How can the agricultural sector engage a Just Transition?

Part 1

Sean McCabe25/02/2019

How can the agricultural sector in Ireland participate in a Just Transition to constructively address inequality in the sector and tackle climate change? Agriculture is not only a significant contributor to greenhouse gas emissions in Ireland, it is also the most unequal sector in the Irish economy in terms of income. When it comes to climate change and agriculture, we need to change how we think about the challenge of reducing emissions. Farmers and their communities must play a central role in planning climate action to ensure it is good for farmers as well as the planet.

When it comes to climate action in Ireland, discussion around the role of the agricultural sector can be fraught. This tension is understandable. Farming is the lifeblood of many communities around the country and Ireland rightly prides itself on the quality of its agricultural produce. There is a perception in Ireland that action to prevent climate change will negatively reshape Irish agriculture and, in doing so, undermine farmers’ livelihoods. This results in resistance to climate action from the very communities that stand to be most severely impacted by climate change.   

There is clearly a need to find a deliberative approach to move beyond this impasse. To understand how we might achieve this, it is necessary to first look at what we know about the nexus between agricultural emissions, inequality and climate change in Ireland.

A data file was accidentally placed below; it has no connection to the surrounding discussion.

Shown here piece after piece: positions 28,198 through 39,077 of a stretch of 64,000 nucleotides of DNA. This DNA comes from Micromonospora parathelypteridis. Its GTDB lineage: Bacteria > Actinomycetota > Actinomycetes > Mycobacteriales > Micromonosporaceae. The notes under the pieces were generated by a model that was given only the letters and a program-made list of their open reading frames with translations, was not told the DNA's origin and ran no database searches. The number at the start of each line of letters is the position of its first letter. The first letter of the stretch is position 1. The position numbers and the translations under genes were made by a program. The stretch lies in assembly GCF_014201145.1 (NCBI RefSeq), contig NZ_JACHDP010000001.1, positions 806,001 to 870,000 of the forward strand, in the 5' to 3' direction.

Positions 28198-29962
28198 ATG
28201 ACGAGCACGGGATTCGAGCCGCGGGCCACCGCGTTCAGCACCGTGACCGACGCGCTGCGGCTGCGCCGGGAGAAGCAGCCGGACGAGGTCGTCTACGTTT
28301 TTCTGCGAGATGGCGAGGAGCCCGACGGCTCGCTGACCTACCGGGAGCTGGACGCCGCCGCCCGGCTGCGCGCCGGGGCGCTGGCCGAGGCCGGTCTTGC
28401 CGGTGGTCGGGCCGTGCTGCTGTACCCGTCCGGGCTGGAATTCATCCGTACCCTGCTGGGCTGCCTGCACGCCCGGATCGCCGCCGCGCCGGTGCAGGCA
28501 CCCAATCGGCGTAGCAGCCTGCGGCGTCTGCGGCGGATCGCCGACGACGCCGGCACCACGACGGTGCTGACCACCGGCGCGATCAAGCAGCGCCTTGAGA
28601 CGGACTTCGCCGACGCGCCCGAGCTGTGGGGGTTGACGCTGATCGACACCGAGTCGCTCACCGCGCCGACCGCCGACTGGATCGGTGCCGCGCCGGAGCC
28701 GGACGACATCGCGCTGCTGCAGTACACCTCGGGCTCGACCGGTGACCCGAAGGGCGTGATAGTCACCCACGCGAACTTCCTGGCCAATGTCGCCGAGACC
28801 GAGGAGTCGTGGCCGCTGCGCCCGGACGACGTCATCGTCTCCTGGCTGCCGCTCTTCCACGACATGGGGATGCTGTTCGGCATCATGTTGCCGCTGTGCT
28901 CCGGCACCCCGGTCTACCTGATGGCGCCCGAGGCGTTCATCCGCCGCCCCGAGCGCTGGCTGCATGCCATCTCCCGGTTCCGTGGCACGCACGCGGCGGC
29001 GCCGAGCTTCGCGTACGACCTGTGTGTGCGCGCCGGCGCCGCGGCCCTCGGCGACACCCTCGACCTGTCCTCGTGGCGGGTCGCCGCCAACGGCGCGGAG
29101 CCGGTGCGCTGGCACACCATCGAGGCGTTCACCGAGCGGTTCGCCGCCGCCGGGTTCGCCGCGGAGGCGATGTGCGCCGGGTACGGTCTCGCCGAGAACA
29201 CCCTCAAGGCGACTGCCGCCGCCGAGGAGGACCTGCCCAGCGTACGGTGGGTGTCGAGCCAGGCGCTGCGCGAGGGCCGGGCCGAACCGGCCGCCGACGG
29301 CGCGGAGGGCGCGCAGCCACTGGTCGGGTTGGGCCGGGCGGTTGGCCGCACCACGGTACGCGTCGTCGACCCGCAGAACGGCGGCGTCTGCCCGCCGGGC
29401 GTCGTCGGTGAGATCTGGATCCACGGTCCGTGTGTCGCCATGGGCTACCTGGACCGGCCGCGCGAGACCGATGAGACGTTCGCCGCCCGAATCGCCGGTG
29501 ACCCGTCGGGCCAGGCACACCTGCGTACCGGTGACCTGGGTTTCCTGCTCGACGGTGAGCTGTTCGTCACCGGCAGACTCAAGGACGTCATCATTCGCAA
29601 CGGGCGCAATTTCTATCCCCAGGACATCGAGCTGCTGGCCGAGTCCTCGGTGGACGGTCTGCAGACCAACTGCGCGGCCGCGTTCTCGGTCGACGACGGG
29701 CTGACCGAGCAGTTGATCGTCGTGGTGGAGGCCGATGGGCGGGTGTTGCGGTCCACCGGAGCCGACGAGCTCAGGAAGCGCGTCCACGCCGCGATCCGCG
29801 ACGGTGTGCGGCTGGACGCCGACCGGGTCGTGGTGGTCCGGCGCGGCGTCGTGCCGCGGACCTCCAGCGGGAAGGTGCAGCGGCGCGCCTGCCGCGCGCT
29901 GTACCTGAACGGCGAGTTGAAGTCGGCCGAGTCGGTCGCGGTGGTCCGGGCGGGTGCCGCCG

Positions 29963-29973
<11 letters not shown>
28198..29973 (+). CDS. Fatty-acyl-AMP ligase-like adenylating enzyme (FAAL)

Firstly, we know that agriculture remains the single largest contributor to overall greenhouse gas emissions in Ireland, making up 33.3% of emissions in 2017.We also know that between 2016 and 2017, these emissions grew by 2.3% (from 19.646 Mt CO2 eq in 2016 to 20.213 Mt CO2 eq in 2017). The Environmental Protection Agency forecasts that, based on current policy measures, agriculture emissions will increase by 4.98% between 2017 and 2030. This is inconsistent with the findings of a Special Report released by the Intergovernmental Panel on Climate Change in 2018 which underscores the need for urgent emissions reductions. To stabilise the climate below or at 1.5oC of warming, science requires that CO2 emissions are reduced by 45% by 2030 and methane emissions are reduced by 35% or more by 2050, based on 2010 levels.

Secondly, TASC’s recently published report on inequality in Ireland, Cherishing All Equally – Inequality in Europe and Ireland 2019 highlights that the agricultural sector has the most severe inequality in income distribution of any sector in Ireland. This finding points to the sector having a significant reliance on unskilled workers employed by farm owners and a gulf in income between small farmers and large, profitable farms. There is also huge income differences based on the type of produce – between income-rich dairy farmers and income-poor sheep farmers, for instance. This level of inequality raises serious questions as to who in the sector stands to benefit from the Government’s Food Wise 2025 plan, which projects a €19 billion per annum increase in the agri-food industry by 2025. The strategy makes no mention of addressing inequality in the sector, but does intend to increase meat and dairy production which will have a negative impact on Ireland’s efforts to combat climate change.